Drought shuttered Texas' last sugar mill. Now, farmers are asking which crop is next?

The Rio Grande Valley in the southern tip of Texas is considered one of the richest farming areas of Texas, but drought has hit farmers hard. The lack of water allows them to only plant a fraction of the fields, and the crops are struggling.

MERCEDES, Texas – The last sugar mill in Texas shut its doors last month, citing a lack of water. Farmers were left to plow under the crop and wonder what drought would claim next.

That forced farmer and cattleman Michael England to destroy his 500 acres of sugarcane. The fertile fields remain empty, though, due to the lack of water. He only planted a fraction of other crops like cotton, sorghum (cereal grain) and corn on his remaining 2,500 acres.

"As all irrigated farmers, what we really need – the water – is in our dams… we just had no inflows," said England, owner of England Farms and England Cattle Company. "We've only got just a few of our acres planted this year, and it's just a big gamble that we've taken of even planting those."

Drought causing crop failure

His row crops are 100% flood-irrigated. The water comes from the Rio Grande, about 10 miles from the farm. But with no upstream rain, the Rio Grande Basin dropped to record low levels recently, according to the National Weather Service and local media.

"Our water has been cut back over the last three years, but this is the worst I've ever seen where we've basically had zero water to work with," England said.

"Our weather patterns have been changing over a number of years; (drought) in 2002, 2008, again in 2011, which, by the way, 2011 trumped the 1955 drought as far as statistics are concerned," he added. "But then here we are back in a severe drought again. You're (year) number three into it."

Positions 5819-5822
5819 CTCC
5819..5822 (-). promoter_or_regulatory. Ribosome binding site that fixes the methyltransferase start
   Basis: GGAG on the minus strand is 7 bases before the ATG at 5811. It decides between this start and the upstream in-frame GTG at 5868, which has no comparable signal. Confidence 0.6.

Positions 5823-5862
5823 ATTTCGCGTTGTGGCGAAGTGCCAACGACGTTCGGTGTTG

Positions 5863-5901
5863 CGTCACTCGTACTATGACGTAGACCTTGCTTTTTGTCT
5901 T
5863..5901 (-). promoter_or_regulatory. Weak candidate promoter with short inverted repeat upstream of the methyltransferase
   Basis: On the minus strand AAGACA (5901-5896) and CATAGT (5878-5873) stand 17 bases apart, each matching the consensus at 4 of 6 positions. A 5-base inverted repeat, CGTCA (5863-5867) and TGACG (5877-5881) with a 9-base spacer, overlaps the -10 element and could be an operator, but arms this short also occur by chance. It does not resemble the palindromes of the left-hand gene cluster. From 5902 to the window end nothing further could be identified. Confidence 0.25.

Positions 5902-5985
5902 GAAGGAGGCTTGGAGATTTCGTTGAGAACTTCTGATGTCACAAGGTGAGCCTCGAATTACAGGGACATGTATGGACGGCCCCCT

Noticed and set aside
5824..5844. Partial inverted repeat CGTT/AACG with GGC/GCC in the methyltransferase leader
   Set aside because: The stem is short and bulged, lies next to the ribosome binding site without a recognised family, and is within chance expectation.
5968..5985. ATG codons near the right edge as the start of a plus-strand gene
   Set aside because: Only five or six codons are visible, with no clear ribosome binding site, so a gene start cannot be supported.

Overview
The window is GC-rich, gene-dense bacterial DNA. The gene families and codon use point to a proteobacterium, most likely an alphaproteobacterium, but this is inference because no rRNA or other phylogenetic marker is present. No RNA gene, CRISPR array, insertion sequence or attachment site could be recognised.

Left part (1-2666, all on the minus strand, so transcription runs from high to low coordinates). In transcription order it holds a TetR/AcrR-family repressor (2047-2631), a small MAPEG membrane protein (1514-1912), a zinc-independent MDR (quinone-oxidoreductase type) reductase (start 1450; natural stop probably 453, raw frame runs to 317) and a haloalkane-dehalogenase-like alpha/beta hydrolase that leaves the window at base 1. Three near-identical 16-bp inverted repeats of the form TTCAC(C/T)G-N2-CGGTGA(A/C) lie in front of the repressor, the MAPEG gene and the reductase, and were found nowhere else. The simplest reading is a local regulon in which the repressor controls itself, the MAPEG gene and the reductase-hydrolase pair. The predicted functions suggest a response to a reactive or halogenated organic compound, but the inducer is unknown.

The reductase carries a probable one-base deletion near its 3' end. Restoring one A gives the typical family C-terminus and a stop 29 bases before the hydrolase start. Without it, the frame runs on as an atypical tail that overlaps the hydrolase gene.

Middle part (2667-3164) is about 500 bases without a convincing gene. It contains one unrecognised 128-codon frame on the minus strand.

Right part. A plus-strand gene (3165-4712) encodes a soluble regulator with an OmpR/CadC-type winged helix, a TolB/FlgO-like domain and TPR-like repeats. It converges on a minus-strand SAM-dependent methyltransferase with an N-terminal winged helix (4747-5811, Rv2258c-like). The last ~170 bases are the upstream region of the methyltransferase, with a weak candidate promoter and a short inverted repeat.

Texas Gov. Greg Abbott has extended a disaster proclamation for much of south Texas, "certifying that exceptional drought conditions posed a threat of imminent disaster in several counties." It was issued in July 2022 at the start of the most recent drought.

Lack of water from Water Treaty with Mexico

Another source of water is Mexico through a 1944 water treaty.

"Our main water source is the Rio Grande River, which is also an international boundary with Mexico," England said. "It's water that is shared by Mexico via the 1944 treaty that was there. And that water is pumped out of the river that goes to various water districts, spread out across the valley. And then we receive it through pipelines and canals. But as of right now, all of that water has been taken away from us and only for municipal use." 

Complete lack of irrigation water for crop production in the Lower Rio Grande Valley would cost $495.8 million in direct revenue loss, Texas A&M University has calculated.


In exchange for U.S. water deliveries from the Colorado River, Mexico agreed to deliver water to Texas from several tributaries feeding the Rio Grande, according to the treaty. Every five years, Mexico must release 1.1 million acre-feet of water, which averages out to 350,000 acre-feet a year.

The Texas Farm Bureau pointed out that the country is behind over 736,000 acre-feet of water since the new cycle started in October 2020. That would mean delivering the equivalent of three-and-a-half years of water in the next year and a half.

The owners of the last sugar mill in Texas, along with other farmers, blame politics.

"Agriculture in the Rio Grande Valley depends on adequate and reliable irrigation water deliveries," the mill said in a press release when it closed. "For over 30 years, farmers in South Texas have been battling with Mexico’s failure to comply with the provisions of the 1944 Water Treaty between the U.S. and Mexico that governs water sharing between the two nations on the Colorado River and the Lower Rio Grande."

Mexico cites its own water problems due to drought.

"Right now, we do have a delay in water deliveries, that's the reality this current cycle, but our intention is to mitigate that deficit as much as possible," Manuel Morales, secretary of the Mexican Section for the International Boundary and Water Commission Between Mexico and the United States told the Texas Tribune. "We want to continue complying with the treaty."

Out of his 2,500 acres, England only planted 500 acres of cotton and 120 acres of sorghum grain. The cotton is "still holding on" but stunted because of the extreme drought. His grain crop is in "bad shape," with shallow roots, "the crop is burning up," he said.


"I just told myself, doesn't make grain, I'll make hay out of it for our cattle operation," England said. "But, all the rest of the land is just sitting there idle."

Texas is the top exporter of cotton in the country. In 2020, the state exported $1.7 billion. The Lone Star State exported $5.8 billion in agriculture in 2020, the sixth highest in the U.S., according to the state comptroller.